“The Torah was not given to Ministering Angels” (25a-25b)

That’s what Rava said and it is clear from today’s daf that Rava is right about the recipients of the Torah. We humans are not “ministering angels” and yet we are commanded to praise and to thank the One just as they do.

The ministering angels have it easier though! They don’t have human bodies whose natural products and rhythms constantly interrupt and disturb (at least according to the rabbis).

In today’s daf the rabbis continue to parse the calculus of control, attempting every which way to distance themselves from their bodies and that which is labeled unpleasant, noxious, and even disgusting.

But why? Why so much attention to these matters? There seems to be so very little compassion in this text for the natural, physical side of human existence suggesting that human physicality is the greatest obstacle to our being  fully human. Perhaps the rabbis simply got it wrong, very wrong.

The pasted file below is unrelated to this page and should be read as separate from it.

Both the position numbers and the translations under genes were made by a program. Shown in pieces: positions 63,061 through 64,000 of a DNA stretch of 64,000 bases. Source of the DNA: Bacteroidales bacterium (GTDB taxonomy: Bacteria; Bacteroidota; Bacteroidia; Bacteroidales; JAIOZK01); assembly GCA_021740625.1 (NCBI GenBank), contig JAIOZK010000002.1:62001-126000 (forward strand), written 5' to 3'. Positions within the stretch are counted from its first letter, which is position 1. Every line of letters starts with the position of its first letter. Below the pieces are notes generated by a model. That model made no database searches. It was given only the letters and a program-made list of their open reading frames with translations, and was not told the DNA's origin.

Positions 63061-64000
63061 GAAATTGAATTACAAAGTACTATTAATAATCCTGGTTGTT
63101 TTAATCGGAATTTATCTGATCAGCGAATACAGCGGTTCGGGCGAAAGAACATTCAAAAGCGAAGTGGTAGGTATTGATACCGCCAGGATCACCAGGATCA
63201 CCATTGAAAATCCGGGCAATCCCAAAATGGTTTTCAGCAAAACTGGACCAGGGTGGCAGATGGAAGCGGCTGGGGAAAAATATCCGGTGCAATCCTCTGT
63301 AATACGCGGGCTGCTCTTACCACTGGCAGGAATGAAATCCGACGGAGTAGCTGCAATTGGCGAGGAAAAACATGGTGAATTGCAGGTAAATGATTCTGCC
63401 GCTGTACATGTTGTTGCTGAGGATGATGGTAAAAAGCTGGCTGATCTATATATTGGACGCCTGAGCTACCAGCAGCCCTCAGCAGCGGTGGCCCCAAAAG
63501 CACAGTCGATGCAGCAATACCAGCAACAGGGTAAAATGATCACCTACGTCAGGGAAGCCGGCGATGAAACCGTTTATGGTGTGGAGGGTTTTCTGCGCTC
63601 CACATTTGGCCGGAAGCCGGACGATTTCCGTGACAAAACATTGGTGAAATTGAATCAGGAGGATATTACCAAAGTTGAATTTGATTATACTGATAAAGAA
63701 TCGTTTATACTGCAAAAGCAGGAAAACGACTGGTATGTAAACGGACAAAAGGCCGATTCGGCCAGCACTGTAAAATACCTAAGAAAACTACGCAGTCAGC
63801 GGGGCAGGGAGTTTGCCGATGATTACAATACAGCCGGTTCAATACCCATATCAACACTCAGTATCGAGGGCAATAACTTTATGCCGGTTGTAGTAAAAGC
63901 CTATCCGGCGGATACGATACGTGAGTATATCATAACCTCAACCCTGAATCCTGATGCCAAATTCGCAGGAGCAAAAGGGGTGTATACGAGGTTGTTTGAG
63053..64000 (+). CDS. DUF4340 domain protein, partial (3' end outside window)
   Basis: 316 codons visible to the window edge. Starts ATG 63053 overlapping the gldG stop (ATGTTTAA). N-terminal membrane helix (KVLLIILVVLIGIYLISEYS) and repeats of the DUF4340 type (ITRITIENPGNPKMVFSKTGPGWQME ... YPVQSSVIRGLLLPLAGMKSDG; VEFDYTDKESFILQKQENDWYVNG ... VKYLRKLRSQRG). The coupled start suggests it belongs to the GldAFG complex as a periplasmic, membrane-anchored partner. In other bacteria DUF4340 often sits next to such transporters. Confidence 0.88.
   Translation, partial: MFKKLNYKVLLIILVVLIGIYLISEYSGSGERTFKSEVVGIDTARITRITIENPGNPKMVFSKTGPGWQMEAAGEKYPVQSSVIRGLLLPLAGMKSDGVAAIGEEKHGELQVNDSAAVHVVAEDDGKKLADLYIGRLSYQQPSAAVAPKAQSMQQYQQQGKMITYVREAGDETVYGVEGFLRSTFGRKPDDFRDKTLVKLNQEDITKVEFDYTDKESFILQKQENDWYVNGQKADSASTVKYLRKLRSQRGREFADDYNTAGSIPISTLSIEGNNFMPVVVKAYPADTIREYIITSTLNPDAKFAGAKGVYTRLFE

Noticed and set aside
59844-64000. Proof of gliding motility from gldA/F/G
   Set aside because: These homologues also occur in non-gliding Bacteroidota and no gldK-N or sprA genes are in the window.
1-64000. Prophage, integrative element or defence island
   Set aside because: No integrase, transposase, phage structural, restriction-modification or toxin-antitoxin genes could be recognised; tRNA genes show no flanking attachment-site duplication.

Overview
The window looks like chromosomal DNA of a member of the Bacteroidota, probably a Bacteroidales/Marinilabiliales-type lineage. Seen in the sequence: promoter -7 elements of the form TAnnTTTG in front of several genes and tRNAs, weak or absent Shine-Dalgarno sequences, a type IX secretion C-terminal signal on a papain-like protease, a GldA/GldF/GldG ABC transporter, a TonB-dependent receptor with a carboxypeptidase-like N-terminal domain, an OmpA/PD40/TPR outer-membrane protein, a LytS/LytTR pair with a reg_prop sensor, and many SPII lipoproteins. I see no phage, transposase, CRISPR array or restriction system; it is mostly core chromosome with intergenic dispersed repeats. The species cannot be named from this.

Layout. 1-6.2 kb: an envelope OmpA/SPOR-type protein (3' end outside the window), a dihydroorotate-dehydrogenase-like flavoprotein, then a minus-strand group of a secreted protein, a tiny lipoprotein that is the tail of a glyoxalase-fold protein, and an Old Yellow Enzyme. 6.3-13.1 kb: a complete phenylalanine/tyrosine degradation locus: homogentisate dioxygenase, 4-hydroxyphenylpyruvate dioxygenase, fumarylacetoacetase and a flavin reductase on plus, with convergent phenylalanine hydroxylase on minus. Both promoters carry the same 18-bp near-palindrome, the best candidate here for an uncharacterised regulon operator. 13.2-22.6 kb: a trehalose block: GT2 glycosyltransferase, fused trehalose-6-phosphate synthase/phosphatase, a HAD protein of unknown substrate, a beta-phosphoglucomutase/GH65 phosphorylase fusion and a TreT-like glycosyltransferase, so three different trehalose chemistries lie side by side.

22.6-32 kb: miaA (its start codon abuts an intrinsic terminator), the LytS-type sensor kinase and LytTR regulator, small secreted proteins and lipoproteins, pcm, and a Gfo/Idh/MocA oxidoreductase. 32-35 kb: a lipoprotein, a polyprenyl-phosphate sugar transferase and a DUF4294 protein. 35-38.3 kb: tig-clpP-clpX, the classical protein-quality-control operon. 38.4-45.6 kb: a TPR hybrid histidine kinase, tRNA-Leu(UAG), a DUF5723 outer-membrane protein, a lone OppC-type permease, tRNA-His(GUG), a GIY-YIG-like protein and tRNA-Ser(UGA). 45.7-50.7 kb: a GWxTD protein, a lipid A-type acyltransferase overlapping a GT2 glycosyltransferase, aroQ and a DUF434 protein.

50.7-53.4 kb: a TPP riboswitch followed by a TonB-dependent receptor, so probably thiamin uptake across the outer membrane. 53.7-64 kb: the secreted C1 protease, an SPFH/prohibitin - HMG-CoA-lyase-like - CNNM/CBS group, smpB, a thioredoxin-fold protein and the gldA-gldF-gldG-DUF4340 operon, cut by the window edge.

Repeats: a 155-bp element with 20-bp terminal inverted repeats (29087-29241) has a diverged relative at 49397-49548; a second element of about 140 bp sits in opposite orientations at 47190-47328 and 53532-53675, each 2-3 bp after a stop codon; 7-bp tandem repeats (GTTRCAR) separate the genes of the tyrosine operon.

Rather than see the body as the prison of the soul, what would it look if the rabbis appreciated the body as it’s temple or at least its precious container?

Day after day the rabbis make the body the “other” — projecting onto it every detestable and foul thing. Nothing good can come of this.

And the question emerges: What are the real obstacles to our being fully human?

And the question remains: Why can’t we say the Sh’ma all the time?



This entry was posted in Daf Yomi, Hevruta study, Talmud. Bookmark the permalink.

2 Responses to “The Torah was not given to Ministering Angels” (25a-25b)

  1. Charles Hollander says:

    “And the question remains: Why can’t we say the Sh’ma all the time?”

    I think what the Rabbis are asking is not when can you say it but when must you say it. They tend to use the word “valid” about matters of prayer, and I think that refers to required prayers. I think you’re right that the Sh’ma should be always on our lips, as it will be in our last breath.

  2. elenizl says:


    Check out the above link for one current sociologist’s ideas about farting, yawning, bleching, and laughing, among other things. Think “empathy”, think “mirror neurons” … think maybe the Rabbis had some intuition about natural functions that perhaps escape our modern sensibilities?

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